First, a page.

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What does a non-solicitation agreement cost? Many business owners who want to protect their company may ask this question. So let’s explore non-solicitation agreement costs and review some general information about non-solicitation agreements and how they work.

How Much Does a Non-Solicitation Agreement Cost?

A non-solicitation agreement is a legally binding contract clause that prevents an employee from taking clients, other employees, or confidential information from their current employer to a new employer or to start a new company.

Every business owner knows that without customers and employees, they wouldn’t have a business. When employees leave the company in pursuit of a new job or to work for another company in the industry, a non-solicitation agreement prevents them from stealing customers and benefiting from their former company at their new place of work.

Non-solicitation agreements are usually part of more comprehensive agreements like an employment contract that covers a non-compete agreement and a nondisclosure agreement. However, a non-solicitation agreement can also be a stand-alone contract.

No matter how your non-solicitation agreement is structured, it is highly recommended that an experienced attorney drafts the agreement. An attorney will know the laws that govern non-solicitation agreements in your state and how to draft a comprehensive non-solicitation agreement that stands up in court and protects the company.

According to ContractsCounsel’s marketplace data, the average cost of a project involving a non-solicitation agreement is $589.38.

What’s Typically Included in a Non-Solicitation Agreement

Non-solicitation agreements will vary based on the company's industry, business, and needs. Therefore, these agreements should include as much detail as possible to ensure they are not overly broad and unenforceable.

It is important to include the following key information in a non-solicitation agreement:

  • Term. The agreement should state when the contract goes into effect and how long it will apply. The contract typically goes into effect when the newly hired employee signs it. Term length must be reasonable to be enforceable. The longer the term, the less likely a judge will be to enforce it.
  • Geographic Location. Non-solicitation agreements are usually restricted to a specific area defined in the agreement. Just like term, the area cannot be unreasonably large.
  • Types of Restricted Solicitation. The agreement should have clear terms and conditions of the kind of solicitation that is prohibited. This section should be very detailed and specific.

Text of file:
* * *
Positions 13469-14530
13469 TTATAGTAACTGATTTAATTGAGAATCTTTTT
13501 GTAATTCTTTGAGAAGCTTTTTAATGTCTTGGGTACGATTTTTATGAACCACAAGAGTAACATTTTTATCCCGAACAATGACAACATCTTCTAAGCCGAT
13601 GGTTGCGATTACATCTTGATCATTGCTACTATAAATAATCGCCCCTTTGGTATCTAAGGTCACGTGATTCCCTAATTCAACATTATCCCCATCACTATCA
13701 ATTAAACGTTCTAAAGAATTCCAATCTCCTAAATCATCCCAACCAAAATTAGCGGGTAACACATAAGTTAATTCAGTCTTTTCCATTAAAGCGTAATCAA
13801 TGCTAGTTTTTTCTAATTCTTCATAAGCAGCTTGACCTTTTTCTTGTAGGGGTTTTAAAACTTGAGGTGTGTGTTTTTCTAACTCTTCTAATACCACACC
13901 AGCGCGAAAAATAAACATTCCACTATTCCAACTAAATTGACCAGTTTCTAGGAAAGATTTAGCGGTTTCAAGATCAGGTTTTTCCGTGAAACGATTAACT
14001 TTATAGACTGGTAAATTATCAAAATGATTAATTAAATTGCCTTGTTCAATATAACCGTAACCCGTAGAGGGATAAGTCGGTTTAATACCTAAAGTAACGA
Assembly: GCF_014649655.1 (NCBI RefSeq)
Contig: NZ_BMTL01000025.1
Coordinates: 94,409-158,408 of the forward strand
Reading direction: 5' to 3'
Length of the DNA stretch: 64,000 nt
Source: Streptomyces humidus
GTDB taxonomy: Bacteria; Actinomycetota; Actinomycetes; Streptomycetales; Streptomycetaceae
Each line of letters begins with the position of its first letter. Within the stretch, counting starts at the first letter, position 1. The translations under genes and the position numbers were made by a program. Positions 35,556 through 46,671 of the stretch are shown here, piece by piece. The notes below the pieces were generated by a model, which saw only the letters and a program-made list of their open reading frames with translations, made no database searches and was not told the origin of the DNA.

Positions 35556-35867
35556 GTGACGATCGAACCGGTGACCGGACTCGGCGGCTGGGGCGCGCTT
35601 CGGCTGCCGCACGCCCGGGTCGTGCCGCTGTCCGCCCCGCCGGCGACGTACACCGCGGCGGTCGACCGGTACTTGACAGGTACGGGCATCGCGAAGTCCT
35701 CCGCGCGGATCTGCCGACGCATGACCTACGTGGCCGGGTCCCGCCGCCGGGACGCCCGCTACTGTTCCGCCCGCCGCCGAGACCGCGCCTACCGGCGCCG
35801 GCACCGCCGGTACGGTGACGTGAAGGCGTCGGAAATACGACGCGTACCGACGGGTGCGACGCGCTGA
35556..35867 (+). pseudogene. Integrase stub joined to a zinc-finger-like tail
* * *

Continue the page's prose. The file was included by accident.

• Covered Employees. A non-solicitation agreement will not cover all employees. For example, it is common to include managers and higher-level employees. However, entry-level employees won’t typically be included.
  • Consideration. Consideration is a necessary element of a contract to make the contract legally binding. Consideration means that both parties are receiving something for adhering to the contract. In this case, the employee gets the job in exchange for signing the agreement.
  • Statement of Non-Solicitation. The agreement should expressly state that the employee agrees to refrain from soliciting customers and employees from the current employer.
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Are Non-Solicitation Agreements Enforceable?

Non-solicitation agreements can be enforceable if they are drafted correctly. However, there is an unofficial right to work, so if the non-solicitation agreement prevents a person from working, it cannot be legally enforced.

Judges often view non-solicitation agreements in a light most favorable to the employee, so employers need to be sure that their agreement is fair, reasonable, and detailed. A good non-solicitation agreement will meet the following conditions:

  • The agreement doesn’t prevent employees or customers from leaving the company
  • The protected customer list is valuable and specific
  • There is a particular business purpose for the non-solicitation agreement
  • The company invested time, money, and energy into building a client or customer list
  • The employee must be able to find work
  • The non-solicitation agreement cannot stop employees from voluntarily leaving